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Thread: Boiling gasoline in gas tank

  1. #1
    Join Date
    Dec 2018
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    10

    Default Boiling gasoline in gas tank

    Has anyone ever experienced boiling gasoline in the gas tank? I whet for a 10 mile ride in the afternoon and the temperature was about 100 degrees. I parked the bike in the garage and went inside for a few minutes. When I returned to the garage I heard a hissing noise and discovered it was the gas tank on the bike. I removed the gas cap and it release the pressure which stopped the hissing noise. I looked in to the gas tank and noticed the gasoline was boiling inside the tank. The gas tank was close to empty at the time as I was trying to see how far I could get on a tank of gas. I was at about 50 miles when this happened.

  2. #2
    Join Date
    Nov 2008
    Location
    Virginia
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    489

    Default

    Sounds like your cap vents are blocked and not allowing vapors to bleed off.

    Tom (Rollo) Hardy
    AMCA #12766

  3. #3
    Join Date
    Oct 2011
    Posts
    479

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    Happened on my 34.Sounded like tea kettle.less likely with more gas in the tank.
    Tom

  4. #4
    Join Date
    Jun 2001
    Location
    Central Illinois, USA
    Posts
    4,276

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    Rollo's nailed it, 1932VL!

    The "flashing" when the pressure is released is like popping open your favorite carbonated beverage.

    .....Cotten
    Last edited by T. Cotten; 10-11-2019 at 04:45 PM.
    AMCA #776
    Dumpster Diver's Motto: Seek,... and Ye Shall Find!

  5. #5
    Join Date
    Jan 2006
    Location
    Menomonie, WI
    Posts
    1,262

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    1987 on the way to Sturgis we stopped in Sioux Falls for gas and to cool off and when I finally got my bike (47 Knuckle) to quit dieseling I could hear the gas burping in the tanks. Sign on the bank said it was 114 degrees. Years later when I took the tanks off the paint was blistered underneath and I think it probably happened that day. Unbelievably hot.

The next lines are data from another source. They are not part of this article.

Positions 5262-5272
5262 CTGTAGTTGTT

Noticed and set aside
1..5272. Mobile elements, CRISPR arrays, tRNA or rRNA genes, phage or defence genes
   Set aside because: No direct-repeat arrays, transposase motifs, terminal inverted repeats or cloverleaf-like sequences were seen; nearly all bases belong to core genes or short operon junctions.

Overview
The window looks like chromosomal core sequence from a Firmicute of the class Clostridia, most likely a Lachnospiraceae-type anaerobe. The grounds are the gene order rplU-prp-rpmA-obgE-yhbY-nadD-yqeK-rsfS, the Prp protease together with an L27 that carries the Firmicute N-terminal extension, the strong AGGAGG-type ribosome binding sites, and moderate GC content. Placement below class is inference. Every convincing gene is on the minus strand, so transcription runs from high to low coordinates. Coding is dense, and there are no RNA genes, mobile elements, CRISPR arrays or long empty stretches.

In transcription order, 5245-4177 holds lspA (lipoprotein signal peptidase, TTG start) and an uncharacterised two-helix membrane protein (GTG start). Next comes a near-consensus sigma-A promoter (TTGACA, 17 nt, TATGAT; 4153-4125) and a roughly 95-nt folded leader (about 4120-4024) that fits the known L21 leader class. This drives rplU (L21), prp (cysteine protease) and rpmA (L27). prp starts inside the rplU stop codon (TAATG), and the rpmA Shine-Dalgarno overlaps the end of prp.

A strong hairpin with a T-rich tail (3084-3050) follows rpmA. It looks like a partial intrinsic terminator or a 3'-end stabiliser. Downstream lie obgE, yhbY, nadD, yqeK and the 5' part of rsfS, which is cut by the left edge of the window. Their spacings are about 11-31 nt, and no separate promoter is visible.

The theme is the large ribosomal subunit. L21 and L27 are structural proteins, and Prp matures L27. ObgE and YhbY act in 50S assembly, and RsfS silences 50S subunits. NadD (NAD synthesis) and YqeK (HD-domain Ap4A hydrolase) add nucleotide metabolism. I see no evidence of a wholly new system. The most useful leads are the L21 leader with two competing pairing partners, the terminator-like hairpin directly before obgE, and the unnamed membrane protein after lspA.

Jerry


    Quote Originally Posted by 1932VL View Post
    Has anyone ever experienced boiling gasoline in the gas tank? I whet for a 10 mile ride in the afternoon and the temperature was about 100 degrees. I parked the bike in the garage and went inside for a few minutes. When I returned to the garage I heard a hissing noise and discovered it was the gas tank on the bike. I removed the gas cap and it release the pressure which stopped the hissing noise. I looked in to the gas tank and noticed the gasoline was boiling inside the tank. The gas tank was close to empty at the time as I was trying to see how far I could get on a tank of gas. I was at about 50 miles when this happened.
    Last edited by Jerry Wieland; 10-12-2019 at 10:47 AM.

  6. #6

    Default

    This past summer I had my '25 JD out for a run on a hot day and then had it idling in the driveway for a bit while I adjusted the carb. A few minutes after I shut it off I heard the sound of liquid spattering on the hot exhaust. I looked over and saw a little fountain about 2 inches high spurting out through the gas cap vent. It turned out that I had filled the tank a little too full and the gas had expanded above the hot engine. Needless to say, I moved pretty fast to drain off a little and prevent a bigger problem.

    Next time I fill the tank I'll have to go for a longer ride.

    Peter

  7. #7
    Join Date
    Jan 2003
    Location
    England
    Posts
    1,312

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    The VLs do run hotter than the later bikes, and you need to be careful to watch out for low fuel levels on a hot day, overfilled tank and clear tank cap vents. In 1932 the left tank fuel line runs really close the to the rear cylinder, remedied in 1934 when a slanted tank outlet became standard and the fuel line was re-routed outside the shifter mechanism.

  8. #8
    Join Date
    Dec 2018
    Posts
    10

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    Thank you all for the wealth of information on this matter. I have replaced the gas cap with a new one and found the old gas cap was obstructed (Rollo). I am in the process of cleaning the old gas cap. I will use the new gas cap, ride in cooler weather, and keep the gasoline levels closer to full to prevent any further issues. The paint around the gas cap blistered due to a bad paint job. I took her out last week and she did fine, no issues. Again thank you all, it's nice to know there are others with similar issues when it comes to these old bikes, but more important those with the knowledge to guide us.

  9. #9
    Join Date
    Jun 2001
    Location
    Central Illinois, USA
    Posts
    4,276

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    Quote Originally Posted by 1932VL View Post
    ...The paint around the gas cap blistered due to a bad paint job....
    Lots of perfect paint jobs, 1932VL,..

    Are ruined by modern fuels.

    Sometimes fumes are all it takes.

    The local pee used to eat powdercoating.

    ....Cotten
    Last edited by T. Cotten; 10-18-2019 at 12:56 PM.
    AMCA #776
    Dumpster Diver's Motto: Seek,... and Ye Shall Find!

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